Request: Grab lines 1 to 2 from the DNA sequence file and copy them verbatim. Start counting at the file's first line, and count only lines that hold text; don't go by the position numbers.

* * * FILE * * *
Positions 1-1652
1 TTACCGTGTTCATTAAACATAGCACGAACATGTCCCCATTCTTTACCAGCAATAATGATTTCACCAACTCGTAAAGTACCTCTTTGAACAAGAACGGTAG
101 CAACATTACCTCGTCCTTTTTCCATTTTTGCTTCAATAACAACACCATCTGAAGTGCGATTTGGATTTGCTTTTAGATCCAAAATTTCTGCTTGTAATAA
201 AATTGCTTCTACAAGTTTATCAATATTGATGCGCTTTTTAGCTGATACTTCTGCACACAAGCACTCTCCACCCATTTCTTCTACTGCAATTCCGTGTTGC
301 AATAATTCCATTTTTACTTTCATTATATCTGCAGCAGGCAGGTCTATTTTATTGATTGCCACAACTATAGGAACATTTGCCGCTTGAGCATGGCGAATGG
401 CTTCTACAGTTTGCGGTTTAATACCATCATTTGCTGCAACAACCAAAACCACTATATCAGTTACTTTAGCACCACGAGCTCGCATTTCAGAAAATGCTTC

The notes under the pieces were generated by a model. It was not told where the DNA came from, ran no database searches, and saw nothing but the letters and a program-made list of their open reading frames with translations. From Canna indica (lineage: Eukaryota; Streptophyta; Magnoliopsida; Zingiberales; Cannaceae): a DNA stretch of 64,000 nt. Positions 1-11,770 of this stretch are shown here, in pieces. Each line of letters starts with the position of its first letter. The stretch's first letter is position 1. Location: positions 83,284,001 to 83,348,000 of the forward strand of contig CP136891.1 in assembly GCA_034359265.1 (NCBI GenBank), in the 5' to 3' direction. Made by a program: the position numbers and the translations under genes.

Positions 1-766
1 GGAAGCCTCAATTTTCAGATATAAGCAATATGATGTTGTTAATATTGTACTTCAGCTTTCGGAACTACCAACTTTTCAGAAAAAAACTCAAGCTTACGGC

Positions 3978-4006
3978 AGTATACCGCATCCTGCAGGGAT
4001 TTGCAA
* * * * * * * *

Positions 1-1652
1 TTACCGTGTTCATTAAACATAGCACGAACATGTCCCCATTCTTTACCAGCAATAATGATTTCACCAACTCGTAAAGTACCTCTTTGAACAAGAACGGTAG